On the Bright Side, Lawyers Are Suddenly Popular

Left to right, immigration lawyer Junaid Sulahry stands in the international arrivals hall of San Francisco International Airport with fellow attorney volunteers Julie Hiatt and Marianna, who declined to give her last name. (Photo: Ben Hancock/ALM) Left to right, immigration lawyer Junaid Sulahry stands in the international arrivals hall of San Francisco International Airport with fellow attorney volunteers Julie Hiatt and Marianna, who declined to give her last name. (Photo: Ben Hancock/ALM)

 

If there’s any silver lining to the first 11 days of the Trump administration, it’s this: lawyers are suddenly beloved—at least by the masses who oppose the president’s policies.

It’s impossible to be a member of the bar and not know Shakespeare’s quote from Henry VI: “The first thing we do, let’s kill all the lawyers.” Or the endless jokes: How can you tell when a lawyer is lying? His lips move. Why did God invent lawyers? So that real estate agents would have someone to look down on. What’s the difference between a jellyfish and a lawyer? One’s a spineless, poisonous blob. The other is a form of sea life.

But in recent days, my Twitter and Facebook feeds have been full of a new-found appreciation for attorneys. They’re emerging as the heroes of the Trump resistance.

Take this video of a crowd at Dulles Airport chanting what has got to be a first in the history of protests: “Thank you lawyers! Thank you lawyers!” Mother Jones editorial fellow Meagan Day, who posted the video, tweeted, “If you want to be a rock star in Trump’s America, go to law school.”

Then there’s this meme making the rounds on Facebook: “Hug a lawyer today. They are now first responders.” Another friend posted, “Not a bad day when the lawyers are actually the good guys.” Even my colleague Vivia Chen wrote, “I can’t believe I’m saying this: I almost wish I was still a practicing lawyer.”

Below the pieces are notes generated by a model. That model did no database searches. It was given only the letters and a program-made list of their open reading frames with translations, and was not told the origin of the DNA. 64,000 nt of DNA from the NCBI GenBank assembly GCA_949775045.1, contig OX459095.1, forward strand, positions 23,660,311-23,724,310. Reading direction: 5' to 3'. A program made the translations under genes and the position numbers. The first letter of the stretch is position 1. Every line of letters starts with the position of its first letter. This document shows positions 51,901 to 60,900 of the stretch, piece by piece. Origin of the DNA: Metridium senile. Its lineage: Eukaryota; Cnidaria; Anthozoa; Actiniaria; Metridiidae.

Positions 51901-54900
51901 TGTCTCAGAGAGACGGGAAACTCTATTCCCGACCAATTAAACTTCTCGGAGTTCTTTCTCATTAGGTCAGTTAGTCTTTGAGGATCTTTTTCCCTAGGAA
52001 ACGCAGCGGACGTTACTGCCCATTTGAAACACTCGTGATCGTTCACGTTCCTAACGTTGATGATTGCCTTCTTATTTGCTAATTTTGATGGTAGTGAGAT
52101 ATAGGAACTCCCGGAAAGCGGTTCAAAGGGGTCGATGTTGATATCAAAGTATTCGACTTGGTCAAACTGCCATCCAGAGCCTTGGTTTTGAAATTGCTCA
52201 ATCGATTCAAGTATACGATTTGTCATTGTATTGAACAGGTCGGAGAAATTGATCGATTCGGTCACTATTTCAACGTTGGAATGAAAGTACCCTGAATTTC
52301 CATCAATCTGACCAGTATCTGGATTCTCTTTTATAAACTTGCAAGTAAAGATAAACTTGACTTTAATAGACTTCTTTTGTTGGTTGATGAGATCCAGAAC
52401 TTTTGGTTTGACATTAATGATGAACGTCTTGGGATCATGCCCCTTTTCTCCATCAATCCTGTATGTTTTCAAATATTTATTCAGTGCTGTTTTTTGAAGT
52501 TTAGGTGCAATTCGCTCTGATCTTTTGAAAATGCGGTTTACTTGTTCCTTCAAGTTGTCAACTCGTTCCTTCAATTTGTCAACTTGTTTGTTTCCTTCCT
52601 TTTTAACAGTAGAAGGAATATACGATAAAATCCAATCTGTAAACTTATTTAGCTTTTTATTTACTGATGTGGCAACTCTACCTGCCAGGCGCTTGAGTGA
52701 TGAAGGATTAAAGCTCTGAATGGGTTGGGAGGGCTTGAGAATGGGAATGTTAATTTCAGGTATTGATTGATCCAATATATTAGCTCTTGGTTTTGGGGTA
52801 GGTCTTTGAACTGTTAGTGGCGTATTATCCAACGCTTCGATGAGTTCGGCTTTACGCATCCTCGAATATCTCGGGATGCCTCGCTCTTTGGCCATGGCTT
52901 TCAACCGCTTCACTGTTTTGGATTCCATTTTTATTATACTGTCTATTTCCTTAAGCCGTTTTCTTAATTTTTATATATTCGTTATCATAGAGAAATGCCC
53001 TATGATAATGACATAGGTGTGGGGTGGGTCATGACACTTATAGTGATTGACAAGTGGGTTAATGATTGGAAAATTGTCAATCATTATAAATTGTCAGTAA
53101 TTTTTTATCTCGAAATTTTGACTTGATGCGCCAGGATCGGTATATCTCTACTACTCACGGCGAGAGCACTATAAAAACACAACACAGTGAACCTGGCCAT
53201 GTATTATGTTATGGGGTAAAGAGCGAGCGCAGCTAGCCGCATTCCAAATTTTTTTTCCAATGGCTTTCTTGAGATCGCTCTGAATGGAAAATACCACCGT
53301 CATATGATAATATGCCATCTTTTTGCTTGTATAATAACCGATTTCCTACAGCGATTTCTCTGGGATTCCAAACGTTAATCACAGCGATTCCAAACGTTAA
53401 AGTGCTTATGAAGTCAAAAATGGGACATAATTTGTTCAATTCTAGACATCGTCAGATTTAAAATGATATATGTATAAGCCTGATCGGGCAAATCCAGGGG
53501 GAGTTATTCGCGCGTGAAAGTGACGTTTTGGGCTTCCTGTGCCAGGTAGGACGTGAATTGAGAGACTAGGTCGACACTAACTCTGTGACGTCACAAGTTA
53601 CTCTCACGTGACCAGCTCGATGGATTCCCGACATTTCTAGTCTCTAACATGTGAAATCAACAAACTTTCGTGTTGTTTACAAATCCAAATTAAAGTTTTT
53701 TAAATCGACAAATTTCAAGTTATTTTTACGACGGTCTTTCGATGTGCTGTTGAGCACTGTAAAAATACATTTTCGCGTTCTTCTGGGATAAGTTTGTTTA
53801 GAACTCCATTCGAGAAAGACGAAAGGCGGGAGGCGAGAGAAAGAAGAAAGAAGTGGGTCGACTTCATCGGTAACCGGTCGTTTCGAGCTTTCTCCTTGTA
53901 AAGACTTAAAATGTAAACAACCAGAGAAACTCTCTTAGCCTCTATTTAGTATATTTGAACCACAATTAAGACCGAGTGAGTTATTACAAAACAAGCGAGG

The mainstream media has taken note too.

On Jan. 29, The New York Times ran this breathless account of lawyers up all night volunteering their services—“Lawyers Mobilize at Nation’s Airports After Trump’s Order.” (“By Saturday morning, the lawyers who heeded the call were at about a dozen airports around the country. Others who heard about the effort through colleagues or the news media went to airports on their own to pitch in.”)

It was followed on Jan. 30 by “Liberal Lawyers Plan Wave of Resistance to Trump Policies.” (“Determined to make legal resistance one of the defining attributes of the Trump era, lawyers at liberal advocacy groups have been putting aside institutional rivalries and organizing to work together on litigation.”)

Over the weekend, the ACLU received more than 350,000 online donations totaling $24 million, according to USA Today –-more than all its online donations in 2016 combined. Its membership has more than doubled since the election, topping 1 million.

Companies are pledging legal help too. In response to Trump’s immigration orders, Uber set up a $3 million legal defense fund for its drivers. Microsoft president Brad Smith offered legal assistance to affected employees, as did Apple. Amazon CEO Jeff Bezos wrote to employees that “Our legal team has prepared a declaration of support for the Washington State Attorney General who will be filing suit against the order.”

Tweet after tweet during various protests included the advice to “write the number for the National Lawyer’s Guild on your body in sharpie” in the event of being arrested.

It’s funny how much more people like lawyers when they need them. Especially if they work for free.

What’s so impressive though is the way lawyers are responding, making good on the promise of the Attorney’s Oath: “I do solemnly swear…to preserve, protect and defend the Constitution of this state and of the United States.”

It gives you chills. Well done, lawyers. You’re making us proud.

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Contact Jenna Greene at jgreene@alm.com. On Twitter @jgreenejenna.